“British fishermen accused the French of ramming their vessels and hurling projectiles. Disgruntled French fishermen, unhappy that their British rivals can dredge for scallops year round while they are barred from doing so during summer months, said they came under a violent counter-attack.”

The full article provides more information.

CIMSEC Event Invite: 20 JUN DC Discussion: The USCG in the SCS

Join CIMSEC’s DC chapter for an evening happy hour discussion on the challenges and opportunities presented by the potential for an expanded role of the U.S. Coast Guard in Southeast Asia, and in particular a focus on the question of what role, if any, it should play in the South China Sea.  Discussants will be announced shortly.

Time: Wednesday, 20 June, 6:00-8:00pm

Place: Fuel Pizza Farragut Square, 1606 K St NW, Washington, DC 20006 (via Farragut North or West Metro Station).

RSVPs not necessary but appreciated: director@cimsec.org

Combined Maritime Security Task Force Pacific

Republic of Korea Coast Guard vessel #3006 in company with U.S. Coast Guard cutter USCGC Boutwell (WHEC-719) during the North Pacific Coast Guard Forum in August 2007. This forum was created to increase international maritime safety and security in the Northern Pacific Ocean and its borders. The Boutwell worked with the Korean coast guard while on their way to Yokosuka, Japan. The Japanese coast guard is one of the six nations involved in the forum.

War on the Rocks offers a suggestion as to how to build greater cooperation and trust and support international norms in the Western Pacific.

“…establishment of a Combined Maritime Task Force Pacific that would be modeled off the Standing Naval Forces Atlantic construct that NATO operated in the 1970s and 1980s… It included 6-10 surface ships (destroyers, cruisers, frigates and support ships) that attached to the squadron for up to six months at a time…the real utility was that its permanent and consistent nature allowed contributing navies to work together to build interoperability during peacetime…it was always signaling contributing navies’ growing alignment and desire to work together.”

This seems like a pretty good idea, but I would suggest one change. Make the purpose of the force Law Enforcement (particularly fisheries), SAR, and Disaster Relief/Humanitarian Assistance and use primarily Offshore Patrol Vessels instead of conventional warships.

Signaling a shared belief in the norms of international behavior, and a determination to uphold those norms, would be the primary objective.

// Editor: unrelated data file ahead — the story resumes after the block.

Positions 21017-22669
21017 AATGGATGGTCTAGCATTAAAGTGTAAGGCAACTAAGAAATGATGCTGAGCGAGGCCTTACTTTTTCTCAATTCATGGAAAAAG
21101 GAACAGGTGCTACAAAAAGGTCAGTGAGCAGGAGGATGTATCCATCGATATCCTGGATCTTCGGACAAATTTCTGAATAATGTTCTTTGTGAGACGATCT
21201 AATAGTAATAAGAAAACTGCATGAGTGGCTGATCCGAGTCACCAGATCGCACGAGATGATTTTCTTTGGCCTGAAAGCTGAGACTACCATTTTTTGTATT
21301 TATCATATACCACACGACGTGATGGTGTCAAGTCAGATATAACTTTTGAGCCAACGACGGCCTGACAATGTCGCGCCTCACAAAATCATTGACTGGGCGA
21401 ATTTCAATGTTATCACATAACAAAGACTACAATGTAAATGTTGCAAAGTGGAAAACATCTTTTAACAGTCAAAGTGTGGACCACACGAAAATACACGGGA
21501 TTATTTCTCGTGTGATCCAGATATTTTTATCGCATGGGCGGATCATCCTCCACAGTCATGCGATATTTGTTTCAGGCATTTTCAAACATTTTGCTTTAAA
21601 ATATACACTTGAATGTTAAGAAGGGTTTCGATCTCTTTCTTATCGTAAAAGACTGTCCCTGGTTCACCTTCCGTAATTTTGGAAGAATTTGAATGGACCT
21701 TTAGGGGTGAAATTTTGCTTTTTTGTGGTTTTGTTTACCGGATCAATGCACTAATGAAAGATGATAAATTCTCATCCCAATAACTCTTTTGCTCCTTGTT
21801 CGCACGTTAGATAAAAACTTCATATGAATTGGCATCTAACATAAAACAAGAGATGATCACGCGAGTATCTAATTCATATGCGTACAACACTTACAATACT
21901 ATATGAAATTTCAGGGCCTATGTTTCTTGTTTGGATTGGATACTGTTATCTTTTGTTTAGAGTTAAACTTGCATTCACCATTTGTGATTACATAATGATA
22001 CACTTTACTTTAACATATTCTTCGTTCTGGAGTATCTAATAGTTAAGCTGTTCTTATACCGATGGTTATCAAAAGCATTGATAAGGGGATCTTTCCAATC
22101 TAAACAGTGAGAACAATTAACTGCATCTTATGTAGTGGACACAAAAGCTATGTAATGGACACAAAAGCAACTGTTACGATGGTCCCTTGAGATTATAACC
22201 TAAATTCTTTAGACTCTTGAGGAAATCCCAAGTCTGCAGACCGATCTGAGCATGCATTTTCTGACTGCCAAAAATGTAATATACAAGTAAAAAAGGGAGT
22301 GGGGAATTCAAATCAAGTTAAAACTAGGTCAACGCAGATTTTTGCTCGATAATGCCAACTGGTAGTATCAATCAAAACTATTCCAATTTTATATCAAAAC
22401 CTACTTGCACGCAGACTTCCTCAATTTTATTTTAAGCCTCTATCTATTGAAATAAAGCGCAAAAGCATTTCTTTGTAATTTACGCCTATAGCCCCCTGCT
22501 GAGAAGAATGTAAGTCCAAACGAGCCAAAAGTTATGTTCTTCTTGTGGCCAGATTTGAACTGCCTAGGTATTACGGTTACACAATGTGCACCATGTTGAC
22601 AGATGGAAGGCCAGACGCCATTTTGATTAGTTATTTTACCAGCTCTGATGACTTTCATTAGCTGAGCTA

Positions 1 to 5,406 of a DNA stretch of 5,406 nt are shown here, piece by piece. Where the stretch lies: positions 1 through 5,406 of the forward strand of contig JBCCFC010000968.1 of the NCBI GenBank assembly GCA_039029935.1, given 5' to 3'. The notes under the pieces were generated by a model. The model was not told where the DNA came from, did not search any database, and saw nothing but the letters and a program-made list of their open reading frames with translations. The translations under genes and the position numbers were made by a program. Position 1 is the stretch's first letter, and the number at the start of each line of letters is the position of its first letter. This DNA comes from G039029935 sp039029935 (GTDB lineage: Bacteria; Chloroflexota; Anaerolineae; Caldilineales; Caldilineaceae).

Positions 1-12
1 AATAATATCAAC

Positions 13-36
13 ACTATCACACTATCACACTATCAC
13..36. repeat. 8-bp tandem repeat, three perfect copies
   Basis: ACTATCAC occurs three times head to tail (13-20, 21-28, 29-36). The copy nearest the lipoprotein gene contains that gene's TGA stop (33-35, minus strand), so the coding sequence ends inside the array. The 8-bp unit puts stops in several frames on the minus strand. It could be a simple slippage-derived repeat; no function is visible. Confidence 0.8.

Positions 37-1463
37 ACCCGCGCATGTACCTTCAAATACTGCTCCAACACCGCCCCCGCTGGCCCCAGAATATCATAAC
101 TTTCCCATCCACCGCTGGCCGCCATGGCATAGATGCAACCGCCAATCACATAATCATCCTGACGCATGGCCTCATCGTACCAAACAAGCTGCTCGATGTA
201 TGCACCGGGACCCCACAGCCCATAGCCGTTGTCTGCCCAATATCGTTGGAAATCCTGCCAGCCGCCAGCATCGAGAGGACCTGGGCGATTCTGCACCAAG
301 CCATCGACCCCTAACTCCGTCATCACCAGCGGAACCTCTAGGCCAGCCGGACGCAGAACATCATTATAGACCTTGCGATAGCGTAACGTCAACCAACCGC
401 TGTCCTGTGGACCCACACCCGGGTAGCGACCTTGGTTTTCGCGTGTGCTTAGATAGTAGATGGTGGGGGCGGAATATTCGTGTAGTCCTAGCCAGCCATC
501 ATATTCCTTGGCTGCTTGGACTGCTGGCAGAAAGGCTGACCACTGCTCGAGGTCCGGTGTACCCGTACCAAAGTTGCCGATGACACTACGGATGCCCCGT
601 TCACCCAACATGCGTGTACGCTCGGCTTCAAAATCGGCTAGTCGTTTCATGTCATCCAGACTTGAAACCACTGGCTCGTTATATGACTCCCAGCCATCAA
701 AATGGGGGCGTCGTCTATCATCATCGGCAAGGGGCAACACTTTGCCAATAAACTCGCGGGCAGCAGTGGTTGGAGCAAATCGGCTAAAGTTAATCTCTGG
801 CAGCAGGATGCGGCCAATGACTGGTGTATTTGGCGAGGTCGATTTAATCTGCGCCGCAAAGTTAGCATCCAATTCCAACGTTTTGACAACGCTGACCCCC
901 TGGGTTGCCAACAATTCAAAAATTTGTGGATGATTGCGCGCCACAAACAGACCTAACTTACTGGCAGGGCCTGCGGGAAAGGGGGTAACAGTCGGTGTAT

There are lots of potential participants beside the USCG, they might include navies or coast guards of Vietnam, Indonesia, Brunei, Singapore, Australia, India, Malaysia, Thailand, Japan, S. Korea, and the Philippines. COM7thFleet has already asked for a USCG presence, but this would not be under the COCOM. It would be a cooperative enterprise between participating nations, in most cases, coast guard to coast guard.

Vietnamese Coast Guard Damen 9014 Offshore Patrol Vessel. Photo: lancercell.com

All the vessels involved could host ship riders from the nation(s) where the force is operating.

We already plan to have most of the Bertholf class cutters in the Pacific, and putting three OPCs in Guam could further facilitate the arrangement.

This avoids the complications of a military alliance, but strengthens the hand of SE Asian nations that might otherwise be intimidated by China.

Photographs taken during day 3 of the Royal Australian Navy International Fleet Review 2013. The Bruneian patrol vessel Darulaman moored in Sydney Harbour. Australia is building 12 similar ships. Photo by Saberwyn.

 

“Small Dots, Large Strategic Areas: US Interests in the South Pacific”

The Commandant talks about how the Coast Guard goes to areas the DOD tends to overlook, the Eastern Pacific and the Arctic. There is another area that the US seems to have taken for granted, These are the island nations of Micronesia, the Marshall Islands, and Palau joined with the U.S. in “Compacts of Free Association.”

The Lowy Institute has a reminder of how important these little “dots” on the map are and what we have to loose if we don’t pay attention.

The Coast Guard is uniquely qualified to provide the help these nations need in terms of capacity building for policing their fisheries resources.